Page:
Creating your wedding invitations is a necessary part of the wedding planning process. After all, how else will your guests know when and where you’re tying the knot? While knowing what to include in your wedding invites sounds simple enough, there’s more to it than just your wedding date, time and location. For example, how will your guests be able to RSVP? And what about your wedding website? Additionally, there are things you don’t have to include in your wedding invites either. So if you’re having trouble on how to navigate what and what not to include in your wedding invites, here’s our wedding invitation tips you need to know before you pay for the stamps!
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DO include the couples’ names
This seems like a no-brainer but is worth including. Typically for heterosexual couples, the woman’s name traditionally goes first, but you can order your names any way that feels right to you. The same is true for LGBTQIA2S+ couples. You might want to order names alphabetically or by age, or however you wish. You can include your full legal names, including middle names, or not. Ultimately, the theme of your wedding will dictate how formally or informally you address yourselves.
DO include the date and time of the ceremony
Of course, this is the most pertinent information after the names of the couple. Ensure you provide the hour and the time of day (whether it’s a.m. or p.m.) and make sure you’re explicit with the times of both the ceremony and the reception so there’s no excuse for latecomers.
DO include the location of your ceremony and reception
Whether your reception and ceremony are occurring in the same venue or not, it’s important to state the location as clearly as possible. You’ll want to state the name and location of the venue(s), including a physical address, so guests know exactly where to go.
DO include attire requirements
Throwing a black tie affair? Or are you going for a more casual beach look? No matter what the attire is for your big day, it doesn’t hurt to include it on the wedding invite. Just one short line, “Black Tie” or “Business Casual” is sufficient.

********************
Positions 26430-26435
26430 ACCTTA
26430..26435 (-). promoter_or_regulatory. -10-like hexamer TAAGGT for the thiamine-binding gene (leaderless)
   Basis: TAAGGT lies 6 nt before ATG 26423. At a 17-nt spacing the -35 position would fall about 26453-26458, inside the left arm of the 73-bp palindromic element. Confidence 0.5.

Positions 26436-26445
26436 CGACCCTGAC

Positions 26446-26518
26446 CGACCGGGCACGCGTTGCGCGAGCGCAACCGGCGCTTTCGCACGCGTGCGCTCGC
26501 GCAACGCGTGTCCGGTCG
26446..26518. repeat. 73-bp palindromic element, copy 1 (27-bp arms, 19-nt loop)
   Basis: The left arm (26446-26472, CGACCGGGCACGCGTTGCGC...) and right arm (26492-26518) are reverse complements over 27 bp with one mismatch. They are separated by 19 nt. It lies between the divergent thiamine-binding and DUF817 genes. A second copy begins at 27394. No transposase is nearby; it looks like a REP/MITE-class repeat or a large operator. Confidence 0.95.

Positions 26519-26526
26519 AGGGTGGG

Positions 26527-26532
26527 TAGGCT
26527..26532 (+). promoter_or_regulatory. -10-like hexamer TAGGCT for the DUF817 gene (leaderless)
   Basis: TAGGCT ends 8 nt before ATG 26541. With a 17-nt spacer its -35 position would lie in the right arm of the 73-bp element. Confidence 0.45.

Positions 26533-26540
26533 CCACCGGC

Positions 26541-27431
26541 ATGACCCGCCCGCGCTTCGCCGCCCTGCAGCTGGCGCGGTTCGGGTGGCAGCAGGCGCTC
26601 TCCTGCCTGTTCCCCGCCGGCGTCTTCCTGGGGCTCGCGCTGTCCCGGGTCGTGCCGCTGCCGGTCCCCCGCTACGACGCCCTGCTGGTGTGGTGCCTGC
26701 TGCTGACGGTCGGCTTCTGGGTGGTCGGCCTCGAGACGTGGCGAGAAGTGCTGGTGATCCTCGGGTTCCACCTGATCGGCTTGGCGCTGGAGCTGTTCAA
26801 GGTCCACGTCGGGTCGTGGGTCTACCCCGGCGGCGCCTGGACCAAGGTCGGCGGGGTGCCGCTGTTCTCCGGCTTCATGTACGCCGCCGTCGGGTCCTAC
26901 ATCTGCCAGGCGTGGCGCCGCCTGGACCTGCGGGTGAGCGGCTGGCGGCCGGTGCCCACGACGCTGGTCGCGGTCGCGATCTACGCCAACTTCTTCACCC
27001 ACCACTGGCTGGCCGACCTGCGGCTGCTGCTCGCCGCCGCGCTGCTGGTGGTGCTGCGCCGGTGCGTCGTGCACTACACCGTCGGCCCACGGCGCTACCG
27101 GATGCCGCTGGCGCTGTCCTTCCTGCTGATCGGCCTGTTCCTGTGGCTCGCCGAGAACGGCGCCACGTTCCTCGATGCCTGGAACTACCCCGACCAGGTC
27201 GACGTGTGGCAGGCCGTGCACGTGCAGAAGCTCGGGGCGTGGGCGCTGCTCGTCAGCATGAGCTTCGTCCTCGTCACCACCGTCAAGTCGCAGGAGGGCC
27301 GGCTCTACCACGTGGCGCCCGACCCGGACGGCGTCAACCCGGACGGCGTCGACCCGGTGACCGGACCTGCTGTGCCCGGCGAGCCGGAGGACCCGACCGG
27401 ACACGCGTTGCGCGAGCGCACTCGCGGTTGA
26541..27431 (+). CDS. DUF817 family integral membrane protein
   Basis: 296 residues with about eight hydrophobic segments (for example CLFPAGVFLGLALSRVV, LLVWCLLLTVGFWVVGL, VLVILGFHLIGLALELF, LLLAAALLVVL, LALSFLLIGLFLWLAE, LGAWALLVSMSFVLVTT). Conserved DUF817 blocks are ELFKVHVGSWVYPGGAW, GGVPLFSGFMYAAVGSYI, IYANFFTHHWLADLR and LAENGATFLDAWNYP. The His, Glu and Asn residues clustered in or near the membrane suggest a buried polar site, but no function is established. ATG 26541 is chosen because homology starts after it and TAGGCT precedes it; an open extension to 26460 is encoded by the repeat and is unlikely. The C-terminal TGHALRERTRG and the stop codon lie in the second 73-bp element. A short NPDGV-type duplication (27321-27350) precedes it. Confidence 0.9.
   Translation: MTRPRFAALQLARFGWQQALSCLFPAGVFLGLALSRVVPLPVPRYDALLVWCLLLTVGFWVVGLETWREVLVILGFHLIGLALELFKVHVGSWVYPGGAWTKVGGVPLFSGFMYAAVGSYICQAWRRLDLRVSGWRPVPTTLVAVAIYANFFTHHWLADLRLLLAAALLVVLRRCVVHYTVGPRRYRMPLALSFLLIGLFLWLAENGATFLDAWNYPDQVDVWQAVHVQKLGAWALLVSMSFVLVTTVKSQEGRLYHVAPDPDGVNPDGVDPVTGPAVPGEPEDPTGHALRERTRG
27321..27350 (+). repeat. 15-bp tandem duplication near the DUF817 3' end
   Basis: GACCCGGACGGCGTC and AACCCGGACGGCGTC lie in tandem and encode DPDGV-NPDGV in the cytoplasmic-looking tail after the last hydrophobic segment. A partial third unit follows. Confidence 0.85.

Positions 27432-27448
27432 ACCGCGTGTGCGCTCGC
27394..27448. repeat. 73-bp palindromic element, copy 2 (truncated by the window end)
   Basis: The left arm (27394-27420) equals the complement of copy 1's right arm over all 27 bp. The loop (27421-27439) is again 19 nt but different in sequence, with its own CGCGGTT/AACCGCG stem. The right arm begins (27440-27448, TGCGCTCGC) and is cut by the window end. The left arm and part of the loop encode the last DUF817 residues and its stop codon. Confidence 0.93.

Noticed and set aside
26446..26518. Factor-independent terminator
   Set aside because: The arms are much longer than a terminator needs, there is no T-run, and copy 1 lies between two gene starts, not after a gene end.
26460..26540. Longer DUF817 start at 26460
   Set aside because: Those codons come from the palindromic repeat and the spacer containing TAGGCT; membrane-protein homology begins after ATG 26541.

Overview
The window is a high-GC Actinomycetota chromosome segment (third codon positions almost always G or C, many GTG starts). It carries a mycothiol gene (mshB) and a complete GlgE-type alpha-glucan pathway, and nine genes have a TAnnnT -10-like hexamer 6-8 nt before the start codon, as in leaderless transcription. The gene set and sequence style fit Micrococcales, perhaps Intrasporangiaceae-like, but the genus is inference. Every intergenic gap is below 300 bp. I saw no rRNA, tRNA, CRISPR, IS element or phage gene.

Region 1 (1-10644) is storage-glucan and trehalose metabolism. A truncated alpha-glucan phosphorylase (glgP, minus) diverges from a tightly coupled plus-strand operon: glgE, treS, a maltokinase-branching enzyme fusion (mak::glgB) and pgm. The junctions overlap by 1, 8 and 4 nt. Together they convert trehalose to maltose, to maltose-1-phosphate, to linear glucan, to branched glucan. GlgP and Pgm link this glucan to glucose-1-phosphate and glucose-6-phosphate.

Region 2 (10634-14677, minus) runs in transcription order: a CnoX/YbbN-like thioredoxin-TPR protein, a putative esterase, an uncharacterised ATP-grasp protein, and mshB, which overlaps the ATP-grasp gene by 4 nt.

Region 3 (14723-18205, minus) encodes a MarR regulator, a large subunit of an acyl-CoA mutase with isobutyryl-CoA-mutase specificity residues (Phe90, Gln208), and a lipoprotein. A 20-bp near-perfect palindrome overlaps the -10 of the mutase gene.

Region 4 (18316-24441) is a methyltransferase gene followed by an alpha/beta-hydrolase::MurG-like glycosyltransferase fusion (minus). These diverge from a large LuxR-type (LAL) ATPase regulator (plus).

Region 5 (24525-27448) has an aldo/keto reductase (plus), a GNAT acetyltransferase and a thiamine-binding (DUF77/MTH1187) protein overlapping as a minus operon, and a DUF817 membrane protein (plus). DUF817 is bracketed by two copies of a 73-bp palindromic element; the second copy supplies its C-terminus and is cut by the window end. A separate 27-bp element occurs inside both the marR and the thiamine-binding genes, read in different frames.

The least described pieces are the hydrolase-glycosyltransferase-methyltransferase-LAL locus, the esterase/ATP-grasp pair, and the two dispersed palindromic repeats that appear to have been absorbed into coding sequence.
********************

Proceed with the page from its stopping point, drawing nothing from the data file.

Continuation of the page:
DO include an RSVP date and address
An important part! Especially for the bride and groom, they know how many guests to expect. Include when and how you would like to receive their RSVP (snail mail? email?) And make sure to give yourself plenty of time before the wedding.
DON’T include the wedding registry
Save this for your wedding website. Including your wedding registry is a bit of an etiquette faux-pas and can appear that you’re just looking for gifts from your guests.
DON’T include “no kids”
While you definitely are allowed to invite — or not invite — whomever you wish on your big day, including hosting adults only, stating “no kids” can be a bit of a turnoff for those guests with children. For parents whom you know, it’s a better option to address them personally and let them know that your wedding is for grownups — even though you love their kids!
DON’T include all the details
As much as it’s tempting to include everything on your wedding invitation — you want your guests to be informed after all — your wedding invitation is supposed to be a slick and succinct (not to mention elegant) form of communication. Keep the information to the basics as much as possible.
While it’s okay to include your wedding website, remember that the most crucial details are the date, time, and location of your big day. Make sure these essential pieces of information are given top priority, and anything else can follow after. These wedding invitation tips will ensure that your guests have all the necessary details to make it to your wedding and celebrate with you.
DON’T include too many different fonts and sizes
And the last item on our wedding invitation tips is for you to ensure your wedding invites are visually appealing and easy to read, strive for a streamlined design. Stick to one font and one colour palette (ideally matching your wedding theme) to achieve a cohesive and clear look. This will not only enhance the aesthetics of your invites but also make it easier for guests to read and comprehend the information provided.